Sanitation Worker Safety

How You Can Help Your Sanitation Worker Stay Safe

Garbage and recycling trucks are just a part of living in many parts of the country. From business parks to neighborhoods, we’ve all seen the sanitation trucks on the road– they’re a pretty common sight. Also common, though not as widely seen, are the on-the-job injuries to sanitation workers. While some injuries are caused by improper equipment, bad training, forgetfulness, and more, an alarming number of injuries are caused by the general public’s carelessness.

According to the Solid Waste Association of North America, seven sanitation workers were killed in the first 10 days of 2018. Data from the Bureau of Labor Statistics says that refuse and recyclable material collectors have the fifth-highest work injury rate among civilian occupations in 2016. Sanitation workers faced fatal work injuries at a rate of nearly 10 times higher than workers in other industries.

Sprains, strains and other injuries are also common in sanitation workers as they jump on and off trucks, handle heavy loads, deal with unruly refuse and improperly packed cans. They also face exposure to potentially dangerous materials hiding in dumpsters and trash cans.

While OSHA policies don’t necessarily cover just sanitation workers, the Safety Standards for Mobile Refuse Collection has published their own set of safety standards. In their standards, sanitation workers must:

  • Ride only in the vehicle’s cab or on steps specifically designed for riding
  • Remain inside the cab until the vehicle comes to a stop
  • Stay inside the cab if the vehicle is in reverse, going over 10 miles per hour or traveling further than 0.2 miles.
  • Ensure that no one is riding in the loading sills or hoppers

But the onus isn’t just on the sanitation workers, it’s important that the general public also helps our sanitation workers stay safe on the job. How can the public help?

Slow Down

There’s been a recent uptick in accidents from distracted drivers crashing into parked sanitation trucks. All too often, people view the parked trucks as an obstacle to drive quickly around; however, this is a huge safety concern.

State legislatures are also working to keep sanitation workers safe. In 2009, Michigan enacted the “Slow Down to Get Around” law, drawing its name from a campaign from the National Waste & Recycling Association. This law requires drivers to drive below the posted speed limit and avoid distractions when passing stationary waste collection vehicles. Lawmakers in 15 other states followed with varying details, though they all have the same goal: protect our sanitation workers.

Watch What You Throw Away

While the majority of harm comes to sanitation workers from drivers, there are things in your garbage that can also cause harm when improperly disposed of. You can wrap your broken glass in newspaper, tuck the shards inside of a paper bag or cardboard box first, to keep their hands from becoming bloody. If you have a large piece of broken glass, such as a mirror, placing tape over the broken edges can keep the sharp edges from injuring anyone. Placing tape across mirrors and windows can help keep the broken material contained, as well.

Also, think twice before throwing away chemicals; entire trucks have caught on fire after chance chemical reactions in the back. The Environmental Protection Agency, or the EPA, classifies some everyday household goods as “Household Hazardous Waste”, or HHW. Paints, cleaners, oils, batteries, pesticides and more can contain hazardous ingredients and require special care when you dispose of them. The best way to decide how to handle these HHWs is to read the product labels for disposal directions or check with your local environmental, health or solid waste agency for more information of HHW disposal in your area.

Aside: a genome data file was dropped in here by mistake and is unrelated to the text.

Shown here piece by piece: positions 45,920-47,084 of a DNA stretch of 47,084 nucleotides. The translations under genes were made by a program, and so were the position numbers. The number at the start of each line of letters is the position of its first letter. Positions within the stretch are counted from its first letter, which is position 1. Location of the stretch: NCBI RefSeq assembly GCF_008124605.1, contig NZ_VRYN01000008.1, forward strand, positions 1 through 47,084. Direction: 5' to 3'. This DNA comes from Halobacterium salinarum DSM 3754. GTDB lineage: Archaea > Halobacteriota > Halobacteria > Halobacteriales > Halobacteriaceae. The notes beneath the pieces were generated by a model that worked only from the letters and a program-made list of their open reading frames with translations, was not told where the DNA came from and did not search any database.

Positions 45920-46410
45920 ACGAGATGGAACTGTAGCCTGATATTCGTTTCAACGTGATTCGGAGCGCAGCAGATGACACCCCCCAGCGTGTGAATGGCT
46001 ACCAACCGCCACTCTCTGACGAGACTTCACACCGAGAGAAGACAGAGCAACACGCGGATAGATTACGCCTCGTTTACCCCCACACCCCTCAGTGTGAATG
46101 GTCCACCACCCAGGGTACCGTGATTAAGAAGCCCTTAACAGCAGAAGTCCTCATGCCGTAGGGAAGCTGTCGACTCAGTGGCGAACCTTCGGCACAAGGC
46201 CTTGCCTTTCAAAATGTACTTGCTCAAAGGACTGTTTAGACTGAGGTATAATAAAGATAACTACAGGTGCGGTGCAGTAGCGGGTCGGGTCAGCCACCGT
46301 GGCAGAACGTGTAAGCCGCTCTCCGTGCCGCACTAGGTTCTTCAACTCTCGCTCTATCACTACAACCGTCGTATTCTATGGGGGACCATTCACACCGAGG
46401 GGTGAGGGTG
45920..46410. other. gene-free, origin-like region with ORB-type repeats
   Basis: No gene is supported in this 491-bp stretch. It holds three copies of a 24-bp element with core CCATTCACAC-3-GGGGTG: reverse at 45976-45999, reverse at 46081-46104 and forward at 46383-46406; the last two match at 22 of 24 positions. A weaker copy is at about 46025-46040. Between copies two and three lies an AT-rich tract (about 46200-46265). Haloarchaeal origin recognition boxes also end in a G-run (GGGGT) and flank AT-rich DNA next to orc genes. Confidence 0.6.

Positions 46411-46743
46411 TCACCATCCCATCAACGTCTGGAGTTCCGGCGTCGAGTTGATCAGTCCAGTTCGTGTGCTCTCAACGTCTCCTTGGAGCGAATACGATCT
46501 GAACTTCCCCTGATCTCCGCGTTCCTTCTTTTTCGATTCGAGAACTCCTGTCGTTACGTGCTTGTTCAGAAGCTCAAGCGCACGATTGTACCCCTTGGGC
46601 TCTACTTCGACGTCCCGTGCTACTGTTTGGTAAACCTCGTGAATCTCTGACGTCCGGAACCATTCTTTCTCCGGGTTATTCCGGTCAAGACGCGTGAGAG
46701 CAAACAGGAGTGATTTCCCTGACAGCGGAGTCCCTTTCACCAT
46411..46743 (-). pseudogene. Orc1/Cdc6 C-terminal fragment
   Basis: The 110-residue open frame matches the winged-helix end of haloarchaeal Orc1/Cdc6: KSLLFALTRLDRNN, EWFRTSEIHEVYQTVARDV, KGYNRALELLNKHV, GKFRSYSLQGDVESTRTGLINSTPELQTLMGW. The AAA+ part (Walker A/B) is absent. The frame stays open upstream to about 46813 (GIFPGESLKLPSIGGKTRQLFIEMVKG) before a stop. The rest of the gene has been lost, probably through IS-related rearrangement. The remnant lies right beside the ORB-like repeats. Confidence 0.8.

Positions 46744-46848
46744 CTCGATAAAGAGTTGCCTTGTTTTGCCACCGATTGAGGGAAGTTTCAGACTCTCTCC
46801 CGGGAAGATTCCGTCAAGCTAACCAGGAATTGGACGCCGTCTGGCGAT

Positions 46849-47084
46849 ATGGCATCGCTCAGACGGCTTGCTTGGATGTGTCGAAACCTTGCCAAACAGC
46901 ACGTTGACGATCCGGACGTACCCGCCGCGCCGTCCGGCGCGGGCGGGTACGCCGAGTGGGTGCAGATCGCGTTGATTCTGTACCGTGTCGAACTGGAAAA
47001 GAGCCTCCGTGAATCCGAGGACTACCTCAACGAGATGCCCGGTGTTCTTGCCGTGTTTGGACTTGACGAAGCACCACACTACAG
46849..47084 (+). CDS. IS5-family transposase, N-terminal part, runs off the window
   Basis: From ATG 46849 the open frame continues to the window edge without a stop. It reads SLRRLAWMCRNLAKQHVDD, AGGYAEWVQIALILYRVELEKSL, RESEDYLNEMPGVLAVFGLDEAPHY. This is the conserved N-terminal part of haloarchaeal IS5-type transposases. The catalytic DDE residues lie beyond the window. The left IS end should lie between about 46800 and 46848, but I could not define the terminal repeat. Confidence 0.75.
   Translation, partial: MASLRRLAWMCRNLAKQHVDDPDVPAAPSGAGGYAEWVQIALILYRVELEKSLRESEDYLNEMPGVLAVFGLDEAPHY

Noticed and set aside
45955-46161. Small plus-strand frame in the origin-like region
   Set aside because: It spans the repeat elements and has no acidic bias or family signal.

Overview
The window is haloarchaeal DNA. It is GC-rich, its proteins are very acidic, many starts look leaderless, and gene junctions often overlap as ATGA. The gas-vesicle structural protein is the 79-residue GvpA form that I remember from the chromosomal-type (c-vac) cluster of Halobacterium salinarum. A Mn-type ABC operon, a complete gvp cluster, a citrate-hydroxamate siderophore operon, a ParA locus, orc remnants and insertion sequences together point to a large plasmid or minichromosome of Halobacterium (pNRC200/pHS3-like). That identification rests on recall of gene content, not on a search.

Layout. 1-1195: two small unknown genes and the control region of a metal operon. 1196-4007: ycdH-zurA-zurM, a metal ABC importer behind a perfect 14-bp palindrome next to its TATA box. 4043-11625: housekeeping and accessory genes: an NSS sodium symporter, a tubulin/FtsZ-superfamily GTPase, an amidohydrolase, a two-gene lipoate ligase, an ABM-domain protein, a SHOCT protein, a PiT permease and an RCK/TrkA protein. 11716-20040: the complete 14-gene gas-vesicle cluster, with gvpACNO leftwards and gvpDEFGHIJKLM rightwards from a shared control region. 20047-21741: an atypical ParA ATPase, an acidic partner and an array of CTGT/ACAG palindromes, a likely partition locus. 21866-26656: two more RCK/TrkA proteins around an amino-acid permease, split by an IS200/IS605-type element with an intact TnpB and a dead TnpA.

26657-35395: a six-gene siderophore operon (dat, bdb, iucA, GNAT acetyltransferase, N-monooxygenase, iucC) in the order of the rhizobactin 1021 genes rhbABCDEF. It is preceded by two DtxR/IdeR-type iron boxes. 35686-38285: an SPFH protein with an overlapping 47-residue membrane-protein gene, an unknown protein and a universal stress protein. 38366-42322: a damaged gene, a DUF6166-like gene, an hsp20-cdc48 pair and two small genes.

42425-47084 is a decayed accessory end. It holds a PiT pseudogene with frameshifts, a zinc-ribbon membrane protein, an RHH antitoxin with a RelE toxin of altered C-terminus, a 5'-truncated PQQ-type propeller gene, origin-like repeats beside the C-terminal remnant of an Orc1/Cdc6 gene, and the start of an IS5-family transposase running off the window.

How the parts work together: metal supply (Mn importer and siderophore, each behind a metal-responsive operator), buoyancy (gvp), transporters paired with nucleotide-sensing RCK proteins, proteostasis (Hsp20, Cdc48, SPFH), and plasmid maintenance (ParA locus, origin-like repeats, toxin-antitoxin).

Things to avoid tossing into the trash include:

  • Motor oil- the only legal way to dispose of motor oil is to place it in a clean plastic container with a tight lid and bring it to a location such as a recycling center, car service station, or automotive store
  • Electronics- electronic waste, or e-waste, in general contains heavy metals such as cadmium and lead and is responsible for as much as 70 percent of the heavy metals in landfills
  • Paint- oil-based paints, coatings, stains, varnishes and removals qualify as HHW because they contain chemicals that can be harmful to humans, animals and the environment
  • Batteries- rechargeable batteries contain heavy metals and should be taken to a participating collection point, alkaline and zinc carbon batteries should be dropped off at an HHW center, and automotive batteries are illegal to discard in your garbage bin so retailers are required to take the old battery
  • Light bulbs- All fluorescent bulbs should be taken to an HHW center, CFLs can be dropped at any Home Depot or Ikea store.
  • Smoke detectors- different types of smoke detectors need different disposal methods, Ionization chamber smoke detectors (ICSDs) contain a small amount of ionizing radiation, which makes them particularly tricky to dispose of
  • Mercury thermometers- these are pretty old school, but some still use them today, mercury should never go into the garbage for the safety of sanitation workers and the environment
  • Tires- there are steel belts inside tires that can puncture the liners in landfills and cause ground contamination

Working in waste management is a thankless job– and sometimes even a dangerous one. In addition to worrying about the threats the machines present to them, they also have to be concerned with the general public’s attentiveness and awareness. But, if we all work together, we can make waste management a safer profession.

 

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